Wind is a clean and infinite energy source which is immune to the fluctuations and volatility of the fossil fuel industry.
Although our current system of using wind turbines is new, wind energy is not a new concept.
Throughout history we’ve harnessed the wind’s energy, most notably through sail boats and windmills used to pump water and process grain (more wind energy facts).
It doesn’t require any ongoing costs associated with raw resources or constant labour – just put the turbine in a windy spot and plug into the electrical power.
The most common wind electricity-generating method is using wind turbines. The wind turns large turbine blades, which spins a generator shaft and produces electricity (more about the parts of a wind turbine)
The electricity can then charge batteries, be connected to a building’s mains power, or connected to the national power grid.
Wind turbines come in all shapes and sizes, from large scale wind farms to small scale wind turbines used to power a single home or business.
Like solar, the European Union is leading the way with 48 percent of the world’s installed wind power capacity. In 2009, wind turbines installed in the EU produced 163 TWh of electricity – avoiding 106 million tonnes of carbon emissions .
Residential wind options include small wind turbines such as 500w rated turbine generators – enough to run lighting or a few appliances – to larger scale turbines such as a 2kw rated – enough to power an entire house plus sell some to the national grid depending on how much you use.
The most common model is the blade turbine, however a new style of turbine has recently emerged – vertical axis turbines.
Vertical axis turbines are smaller, lower to the ground, and create less noise – so are good for residential areas.
The main hindrance to wind power’s proliferation is the capital costs. Wind turbines are large and cost a lot of money to construct. They also require a reasonable amount of land, which is another expense that makes this free energy not so free.
Interfering with the aesthetics of the land is another issue with wind turbines. The ideal location for a wind turbine is often rural and natural landscapes. Just as any issue of social policy, some people don’t mind seeing wind turbines out their front window, and some do.
Another issue with wind power is that wind is intermittent. It’s not windy all the time in every location, so wind power production doesn’t happen around the clock. The true power of wind energy is positioned as a contributing piece to the clean energy puzzle.
A secondary cost consideration is savings on carbon taxes and Emissions Trading Schemes – which are set at a per kg amount. A report on the New Zealand wind energy economy states that increasing wind energy installations to supply 20% of the country’s electricity needs will mean nationwide savings of $390 per person per year – based on production and carbon-tax reductions. 
An interesting discussion is the cost of developing clean energy technologies – and the lack of commercial viability compared to conventional energy such as coal or nuclear. An interesting fact to note is that early nuclear development was subsidised by approximately $19/ kilowatt hour. Early wind technology worldwide was subsidised at approximately $0.57 / kilowatt hour.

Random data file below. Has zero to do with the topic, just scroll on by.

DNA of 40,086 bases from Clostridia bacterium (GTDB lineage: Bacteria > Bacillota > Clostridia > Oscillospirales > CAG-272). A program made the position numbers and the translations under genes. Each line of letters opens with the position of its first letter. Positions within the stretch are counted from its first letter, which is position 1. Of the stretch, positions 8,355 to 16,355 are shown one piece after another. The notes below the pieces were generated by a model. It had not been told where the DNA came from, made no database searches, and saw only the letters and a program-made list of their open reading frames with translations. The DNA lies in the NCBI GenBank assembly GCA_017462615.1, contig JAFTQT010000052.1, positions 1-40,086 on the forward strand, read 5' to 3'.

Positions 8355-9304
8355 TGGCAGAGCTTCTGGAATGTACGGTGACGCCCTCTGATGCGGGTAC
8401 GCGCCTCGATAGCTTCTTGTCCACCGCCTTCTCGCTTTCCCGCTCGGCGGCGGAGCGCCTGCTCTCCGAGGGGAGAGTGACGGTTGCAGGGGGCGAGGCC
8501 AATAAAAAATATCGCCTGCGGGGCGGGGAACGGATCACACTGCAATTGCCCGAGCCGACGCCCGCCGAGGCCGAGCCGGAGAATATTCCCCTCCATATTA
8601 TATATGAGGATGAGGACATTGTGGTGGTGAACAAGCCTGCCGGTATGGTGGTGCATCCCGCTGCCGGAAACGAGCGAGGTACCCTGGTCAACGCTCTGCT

Unlike conventional energy production, wind is infinite and it doesn’t produce any toxic by-products such as carbon or ethane.
It also doesn’t require any ongoing raw resources, which are expensive in terms of energy used for extraction, pollution from extraction and transportation, as well as financial costs of equipment and ongoing labour hours.
Electricity output depends on a number of variables including location (how much wind there is), turbine size and style, and rotar diameter.
Wind turbines have a rated capacity – how much electricity they will produce at optimal wind speeds. A 2kW rated wind turbine will produce 2 kWh of electricity for every hour it’s exposed to optimal wind.
Generally, residential wind turbines are designed to function with wind speeds between 11 and 15 meters per second . Larger turbines are often positioned in high wind-exposure locations, so are designed to function at higher wind speeds – thus producing more electricity.
Because of the intermittent nature of wind, general guidelines are that wind turbines will output between 10-40% of their rated capacity .
A realistic estimate of how much electricity a wind turbine would produce can be calculated using the average wind speed and hours for your location and turbine model specifications.You can calculate this yourself, or a local dealer will have all the measurements.
In summing up, wind is a low cost, low maintenance energy production method. Wind energy works by harnessing natural wind movements, capturing it as kinetic energy through turbine blades, then converting the kinetic energy into electricity through an electro magnetic generator at the top of the turbine.
 European Wind Energy Association (EWEA). (2011). Statistics and targets.
 Infometrics Ltd. (2011). The potential contribution of wind generation to the economy: Report to New Zealand Wind Energy Association.
 Energy Efficiency and Conservation Authority (EECA). (retrieved 2011). Small Wind Turbines. Retrieved from http://www.energywise.govt.nz/how-to-be-energy-efficient/generating-renewable-energy-at-home/small-wind-turbines#the
This post was last modified on April 23, 2019 12:02 am